In 1930, a sixteen-year-old girl named Anna stepped off a ship from Bremen, Germany, and onto Ellis Island. She and her thirteen-year-old sister Mary had come from a small village in Slovakia to join their father, who had arrived in the United States nine years earlier to escape the chaos and renewed tensions in Europe. He had survived the Russian front in World War I and the death of his wife following the war. Anna and Mary had been placed in the care of relatives, but their father had promised to send for them when he had established himself.
Time passed and Anna and Mary grew up in the very volatile post-war period. Occasionally, they had heard from their father, who had started to learn the construction business and remarried. As the prospect of a reunion in America gradually evolved, he placed them in the care of a relative — a bishop who lived in Preshov — who he knew would ensure their passage to America as the opportunity presented itself.
After a journey that began in their village and took them through Preshov, Prague, Germany, and eventually onto the US-bound ship, they arrived in America. They knew that their father and their new stepmother were waiting for them as they underwent the usual — and lengthy — immigration formalities. Finally, their long-awaited reunion took place in what to the girls was a strange land with strange languages and strange customs.
At the time, the parish priest and his wife assisted many similar young women and men who had turned to their parish with the hope of acquiring a skill and building a new life in America. The priest and his wife welcomed the girls and took them to the church basement, which was filled with rows of tables and sewing machines. The priest’s wife taught them to sew while the priest taught them the basics of the English language. When he was confident that the girls had attained a level of proficiency in both disciplines, he went to a local factory to secure employment for them. The parish, however, was the focus of the girls’ spiritual and social lives, for it was there that they eventually met their spouses, married, and began their families.
Over the years, this story has been recounted many times in my family, as Anna was my grandmother. The only two items she had brought with her to America were displayed in a prominent place in our home: her village-style, home-sewn dress, which she wore on Sundays and special occasions (and which each of her granddaughters and great-granddaughters would invariably try on at some point in their lives), and her Izbornik (a bulky volume that contained personal prayers and the texts of various services celebrated throughout the year), which had been given to her by the bishop in Preshov, who was later canonized as a confessor.
But this story is not unique to my family. In a certain sense, it represents who we are as the Orthodox Church in America and what the vision held by and for the Church on this continent is. Its essence is not found in my grandmother’s ethnic customs or the details of her journey to America – for similar stories abound in nearly every American family, whether they are Orthodox Christians or of another faith tradition. The essence of the story lies in the centrality of the Church as family and community, as the foundation of their lives, and as their refuge in new and unfamiliar surroundings. Regardless of where similar young people eventually settled, the Church was there and the stories were the same. The clergy cared for them — imagine today a parish in which the priest and his wife offered training and advocated employment opportunities! The parish community nourished them — their world centered around the cycle of prayers, services, and social events. (How well I remember my grandmother in her icon corner, reciting her evening prayers simply and quietly).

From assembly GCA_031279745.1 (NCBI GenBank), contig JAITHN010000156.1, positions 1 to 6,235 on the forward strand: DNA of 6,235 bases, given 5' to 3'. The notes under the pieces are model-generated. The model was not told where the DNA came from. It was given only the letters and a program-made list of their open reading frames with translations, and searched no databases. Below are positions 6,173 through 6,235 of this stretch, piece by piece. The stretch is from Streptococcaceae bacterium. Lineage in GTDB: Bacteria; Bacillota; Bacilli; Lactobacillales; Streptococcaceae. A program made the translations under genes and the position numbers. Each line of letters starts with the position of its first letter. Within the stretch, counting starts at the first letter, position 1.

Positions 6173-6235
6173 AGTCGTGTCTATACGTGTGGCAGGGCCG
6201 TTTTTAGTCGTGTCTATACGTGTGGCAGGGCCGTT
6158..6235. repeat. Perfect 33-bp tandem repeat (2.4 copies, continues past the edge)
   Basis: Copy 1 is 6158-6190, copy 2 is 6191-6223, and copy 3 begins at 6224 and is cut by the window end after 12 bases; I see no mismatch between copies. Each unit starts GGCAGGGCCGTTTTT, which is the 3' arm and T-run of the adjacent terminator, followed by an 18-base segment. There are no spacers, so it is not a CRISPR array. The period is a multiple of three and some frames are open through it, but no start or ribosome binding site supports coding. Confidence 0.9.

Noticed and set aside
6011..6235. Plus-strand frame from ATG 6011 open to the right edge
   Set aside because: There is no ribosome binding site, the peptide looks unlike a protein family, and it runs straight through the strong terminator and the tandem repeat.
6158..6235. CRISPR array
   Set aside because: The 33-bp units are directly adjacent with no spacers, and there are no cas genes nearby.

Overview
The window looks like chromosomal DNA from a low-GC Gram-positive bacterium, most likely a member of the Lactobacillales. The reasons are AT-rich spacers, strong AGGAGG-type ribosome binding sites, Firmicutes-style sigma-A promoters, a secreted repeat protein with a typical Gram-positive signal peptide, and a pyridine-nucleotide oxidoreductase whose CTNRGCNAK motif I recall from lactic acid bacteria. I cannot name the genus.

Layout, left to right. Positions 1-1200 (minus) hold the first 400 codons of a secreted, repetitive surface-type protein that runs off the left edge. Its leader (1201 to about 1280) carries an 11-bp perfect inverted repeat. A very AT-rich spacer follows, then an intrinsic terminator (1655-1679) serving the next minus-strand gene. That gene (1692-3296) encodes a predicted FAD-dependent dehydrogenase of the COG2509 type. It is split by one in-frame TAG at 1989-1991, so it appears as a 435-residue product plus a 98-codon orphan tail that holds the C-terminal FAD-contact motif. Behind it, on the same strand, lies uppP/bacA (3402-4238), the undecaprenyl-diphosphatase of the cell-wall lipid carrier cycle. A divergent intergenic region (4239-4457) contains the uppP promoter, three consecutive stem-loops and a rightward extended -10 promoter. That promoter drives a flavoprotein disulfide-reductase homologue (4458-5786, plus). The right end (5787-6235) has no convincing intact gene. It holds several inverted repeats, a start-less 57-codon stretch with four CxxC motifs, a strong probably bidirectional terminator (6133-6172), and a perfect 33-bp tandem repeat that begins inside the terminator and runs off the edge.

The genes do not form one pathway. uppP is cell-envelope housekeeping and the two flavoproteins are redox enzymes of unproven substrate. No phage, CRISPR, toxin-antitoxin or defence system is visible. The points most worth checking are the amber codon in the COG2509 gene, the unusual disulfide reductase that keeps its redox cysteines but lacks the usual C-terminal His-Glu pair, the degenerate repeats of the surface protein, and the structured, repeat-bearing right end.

These memories depict the Church at its very best — as community and family. It is a model that we must continue in our own time. I often think about our own young people (my son is about to turn sixteen) and wonder whether they, in similar circumstances as that in which my grandmother found herself, would have found similar strength in the Church, whether the Church would “be there” for them. Nevertheless, the Church is precisely that place of community and communion, in which all should bring their spiritual as well as physical/material needs and find fulfillment. Our vocation as Church, as the People of God, should — and must — be to gather the flock under its protective wing so that, in the end, Our Lord may be glorified.
Our vision of the Church has changed little since Anna and her sister arrived in America. It is a vision for which you, the new Annas, are responsible in the future. The needs are always present. Young immigrants continue to arrive in America, often with feelings of isolation and loneliness as they search for their place in the world. They, too, face the pressures of divided families, divided interests, and divided messages. And in the midst of this, the Church is our source of consistency, meaning, community, peace, and hope. The Church needs to be the center of our lives, so that we can find our own center in the midst of new manifestations of chaos and confusion. It is the place where we can meet other Orthodox Christian youth and establish life-long relationships with them, sharing our common faith. It is, in short, the place where we discover God and His love for one and all — the Kingdom of God yet to be fully revealed, but already fully present in its worship and fellowship.
This is the only vocation of the Orthodox Church in America… and it’s just that simple.
Source: OCA Wonder